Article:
"When academic and athletic departments have conflicting aims, problems arise that affect the entire institution. American society values the elitism of academics and athletics in a manner that provokes conflict for participants in both domains. At various colleges, it is believed that academic elitism can be constructed on athletic elitism: Athletic teams aspire to be national champions, while their affiliate academic institutions seek national rankings. However, the means by which coaches and faculty achieve national reputations can create conflict for student athletes attempting to exist in both environments. Although both aspire to excel, the different measures of excellence for academics and athletics necessitates compromise by those who are placed in both settings."[3] This policy, attempted by a large number of colleges, works for only a few.[citation needed]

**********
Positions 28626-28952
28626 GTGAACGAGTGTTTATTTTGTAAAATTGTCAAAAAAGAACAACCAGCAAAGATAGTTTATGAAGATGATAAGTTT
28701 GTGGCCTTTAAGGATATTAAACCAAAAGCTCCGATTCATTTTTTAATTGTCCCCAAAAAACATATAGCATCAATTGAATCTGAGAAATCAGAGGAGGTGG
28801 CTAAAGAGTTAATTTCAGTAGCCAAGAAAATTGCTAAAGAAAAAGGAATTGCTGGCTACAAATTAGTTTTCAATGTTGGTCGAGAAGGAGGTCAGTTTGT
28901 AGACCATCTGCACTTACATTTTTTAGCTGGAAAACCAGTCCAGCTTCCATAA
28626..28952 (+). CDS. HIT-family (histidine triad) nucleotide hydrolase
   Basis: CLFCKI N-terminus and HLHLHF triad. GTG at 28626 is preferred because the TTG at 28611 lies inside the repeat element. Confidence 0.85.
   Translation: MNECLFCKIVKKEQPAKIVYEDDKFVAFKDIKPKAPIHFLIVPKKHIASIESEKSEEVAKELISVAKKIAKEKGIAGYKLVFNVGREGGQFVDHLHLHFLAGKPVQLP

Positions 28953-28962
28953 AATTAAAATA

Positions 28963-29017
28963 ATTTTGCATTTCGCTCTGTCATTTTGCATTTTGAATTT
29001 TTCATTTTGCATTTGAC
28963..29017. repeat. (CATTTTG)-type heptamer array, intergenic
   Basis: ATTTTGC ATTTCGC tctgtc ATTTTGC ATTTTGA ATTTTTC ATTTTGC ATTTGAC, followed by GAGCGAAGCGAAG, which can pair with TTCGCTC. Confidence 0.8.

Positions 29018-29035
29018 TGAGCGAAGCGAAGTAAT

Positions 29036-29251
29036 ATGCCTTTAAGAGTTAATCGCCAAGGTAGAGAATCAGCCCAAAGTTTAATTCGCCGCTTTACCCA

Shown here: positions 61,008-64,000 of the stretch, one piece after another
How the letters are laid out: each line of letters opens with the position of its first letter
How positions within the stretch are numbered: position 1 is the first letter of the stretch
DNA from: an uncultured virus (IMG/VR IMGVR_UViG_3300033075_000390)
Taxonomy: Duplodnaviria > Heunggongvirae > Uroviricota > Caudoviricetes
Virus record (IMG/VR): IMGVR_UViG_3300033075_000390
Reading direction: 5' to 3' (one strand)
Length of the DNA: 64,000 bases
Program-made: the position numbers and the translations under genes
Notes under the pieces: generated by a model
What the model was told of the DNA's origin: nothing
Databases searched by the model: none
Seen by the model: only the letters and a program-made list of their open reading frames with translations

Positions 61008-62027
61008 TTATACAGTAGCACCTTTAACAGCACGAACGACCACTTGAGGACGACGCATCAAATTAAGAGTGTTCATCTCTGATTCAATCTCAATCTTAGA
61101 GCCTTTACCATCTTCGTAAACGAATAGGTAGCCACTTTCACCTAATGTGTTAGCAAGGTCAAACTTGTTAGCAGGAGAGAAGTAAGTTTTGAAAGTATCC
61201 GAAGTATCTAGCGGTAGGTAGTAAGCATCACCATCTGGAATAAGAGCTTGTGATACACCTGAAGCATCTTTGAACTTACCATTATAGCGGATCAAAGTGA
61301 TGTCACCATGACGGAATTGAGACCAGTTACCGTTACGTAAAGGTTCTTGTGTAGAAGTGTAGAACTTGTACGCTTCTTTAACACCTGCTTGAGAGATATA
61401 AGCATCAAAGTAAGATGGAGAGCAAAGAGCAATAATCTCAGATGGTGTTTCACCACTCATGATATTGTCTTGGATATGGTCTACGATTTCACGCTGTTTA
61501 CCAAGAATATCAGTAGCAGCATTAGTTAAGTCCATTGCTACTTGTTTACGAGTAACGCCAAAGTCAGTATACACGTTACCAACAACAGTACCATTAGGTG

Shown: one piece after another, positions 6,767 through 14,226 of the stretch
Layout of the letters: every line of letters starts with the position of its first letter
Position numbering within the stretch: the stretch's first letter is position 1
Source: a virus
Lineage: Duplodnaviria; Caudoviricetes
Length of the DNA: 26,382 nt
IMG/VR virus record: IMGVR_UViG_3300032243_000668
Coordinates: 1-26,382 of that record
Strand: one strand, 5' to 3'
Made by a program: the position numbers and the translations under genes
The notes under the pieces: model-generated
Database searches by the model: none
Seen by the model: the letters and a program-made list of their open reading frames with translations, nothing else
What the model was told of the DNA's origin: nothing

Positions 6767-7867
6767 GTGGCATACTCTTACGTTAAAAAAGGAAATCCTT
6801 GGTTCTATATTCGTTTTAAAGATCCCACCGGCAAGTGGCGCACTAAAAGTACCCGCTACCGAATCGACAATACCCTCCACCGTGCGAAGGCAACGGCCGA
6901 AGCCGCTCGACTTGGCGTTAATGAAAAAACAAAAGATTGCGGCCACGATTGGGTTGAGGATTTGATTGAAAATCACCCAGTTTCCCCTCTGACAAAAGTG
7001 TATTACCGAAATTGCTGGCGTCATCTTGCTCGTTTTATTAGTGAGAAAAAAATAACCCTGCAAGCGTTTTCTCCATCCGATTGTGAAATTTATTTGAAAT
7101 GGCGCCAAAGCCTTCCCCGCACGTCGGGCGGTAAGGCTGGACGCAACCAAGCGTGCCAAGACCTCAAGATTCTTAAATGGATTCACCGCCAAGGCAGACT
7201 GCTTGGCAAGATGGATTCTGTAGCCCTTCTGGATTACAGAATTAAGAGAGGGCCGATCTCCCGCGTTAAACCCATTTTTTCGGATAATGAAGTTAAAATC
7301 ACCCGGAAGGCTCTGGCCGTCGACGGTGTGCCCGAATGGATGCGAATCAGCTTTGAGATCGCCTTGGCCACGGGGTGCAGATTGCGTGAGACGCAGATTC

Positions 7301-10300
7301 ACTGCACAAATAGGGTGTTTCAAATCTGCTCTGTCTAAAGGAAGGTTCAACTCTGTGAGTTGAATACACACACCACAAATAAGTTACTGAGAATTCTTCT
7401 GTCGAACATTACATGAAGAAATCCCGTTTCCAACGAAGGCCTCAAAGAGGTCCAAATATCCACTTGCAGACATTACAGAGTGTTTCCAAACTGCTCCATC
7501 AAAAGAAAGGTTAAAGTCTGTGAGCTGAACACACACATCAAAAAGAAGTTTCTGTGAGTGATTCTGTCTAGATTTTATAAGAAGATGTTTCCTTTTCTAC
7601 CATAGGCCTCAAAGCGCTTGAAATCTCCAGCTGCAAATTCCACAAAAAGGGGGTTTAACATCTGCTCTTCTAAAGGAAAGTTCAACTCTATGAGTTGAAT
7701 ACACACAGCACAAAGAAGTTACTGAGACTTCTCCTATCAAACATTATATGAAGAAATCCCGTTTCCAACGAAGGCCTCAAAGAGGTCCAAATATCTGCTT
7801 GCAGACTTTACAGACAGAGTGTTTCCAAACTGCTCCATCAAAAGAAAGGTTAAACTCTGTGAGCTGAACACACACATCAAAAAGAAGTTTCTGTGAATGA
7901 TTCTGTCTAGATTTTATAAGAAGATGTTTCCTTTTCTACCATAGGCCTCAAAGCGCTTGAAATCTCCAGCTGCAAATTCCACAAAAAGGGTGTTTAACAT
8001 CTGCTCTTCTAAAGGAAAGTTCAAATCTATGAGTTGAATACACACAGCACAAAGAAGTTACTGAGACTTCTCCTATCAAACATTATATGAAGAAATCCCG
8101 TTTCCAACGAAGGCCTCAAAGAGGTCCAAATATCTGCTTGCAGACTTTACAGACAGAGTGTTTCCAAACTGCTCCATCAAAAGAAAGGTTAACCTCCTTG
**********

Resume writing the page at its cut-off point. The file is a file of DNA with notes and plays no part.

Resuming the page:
College administrators have the challenge of balancing university values while maximizing the revenues generated by their athletic department. To maintain financial sustainability, several athletic directors have stated that the elimination of men’s non-revenue programs is the only way to balance their athletic budgets.[citation needed] Men’s non-revenue sport teams will likely be facing declining financial support in future generations.[10]